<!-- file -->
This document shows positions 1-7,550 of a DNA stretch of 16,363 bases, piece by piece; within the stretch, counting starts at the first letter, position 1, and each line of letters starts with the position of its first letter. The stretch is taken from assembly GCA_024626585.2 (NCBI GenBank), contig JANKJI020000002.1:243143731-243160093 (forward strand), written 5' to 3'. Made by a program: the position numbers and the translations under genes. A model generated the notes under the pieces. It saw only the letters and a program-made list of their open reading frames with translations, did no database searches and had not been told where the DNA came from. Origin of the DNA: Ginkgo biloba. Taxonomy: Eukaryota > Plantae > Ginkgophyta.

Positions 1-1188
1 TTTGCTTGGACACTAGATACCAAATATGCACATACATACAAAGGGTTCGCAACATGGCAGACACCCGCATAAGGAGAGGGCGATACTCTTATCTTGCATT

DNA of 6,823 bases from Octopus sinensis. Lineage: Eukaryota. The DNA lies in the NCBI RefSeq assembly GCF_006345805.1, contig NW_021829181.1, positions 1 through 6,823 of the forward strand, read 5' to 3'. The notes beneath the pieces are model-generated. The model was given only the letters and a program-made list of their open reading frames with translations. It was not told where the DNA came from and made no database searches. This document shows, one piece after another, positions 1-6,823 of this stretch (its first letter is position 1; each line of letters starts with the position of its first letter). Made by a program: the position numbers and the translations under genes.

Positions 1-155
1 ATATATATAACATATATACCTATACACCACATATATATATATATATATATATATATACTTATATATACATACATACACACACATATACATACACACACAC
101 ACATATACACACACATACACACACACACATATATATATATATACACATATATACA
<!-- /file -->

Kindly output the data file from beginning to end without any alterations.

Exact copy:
This document shows positions 1-7,550 of a DNA stretch of 16,363 bases, piece by piece; within the stretch, counting starts at the first letter, position 1, and each line of letters starts with the position of its first letter. The stretch is taken from assembly GCA_024626585.2 (NCBI GenBank), contig JANKJI020000002.1:243143731-243160093 (forward strand), written 5' to 3'. Made by a program: the position numbers and the translations under genes. A model generated the notes under the pieces. It saw only the letters and a program-made list of their open reading frames with translations, did no database searches and had not been told where the DNA came from. Origin of the DNA: Ginkgo biloba. Taxonomy: Eukaryota > Plantae > Ginkgophyta.

Positions 1-1188
1 TTTGCTTGGACACTAGATACCAAATATGCACATACATACAAAGGGTTCGCAACATGGCAGACACCCGCATAAGGAGAGGGCGATACTCTTATCTTGCATT

DNA of 6,823 bases from Octopus sinensis. Lineage: Eukaryota. The DNA lies in the NCBI RefSeq assembly GCF_006345805.1, contig NW_021829181.1, positions 1 through 6,823 of the forward strand, read 5' to 3'. The notes beneath the pieces are model-generated. The model was given only the letters and a program-made list of their open reading frames with translations. It was not told where the DNA came from and made no database searches. This document shows, one piece after another, positions 1-6,823 of this stretch (its first letter is position 1; each line of letters starts with the position of its first letter). Made by a program: the position numbers and the translations under genes.

Positions 1-155
1 ATATATATAACATATATACCTATACACCACATATATATATATATATATATATATATACTTATATATACATACATACACACACATATACATACACACACAC
101 ACATATACACACACATACACACACACACATATATATATATATACACATATATACA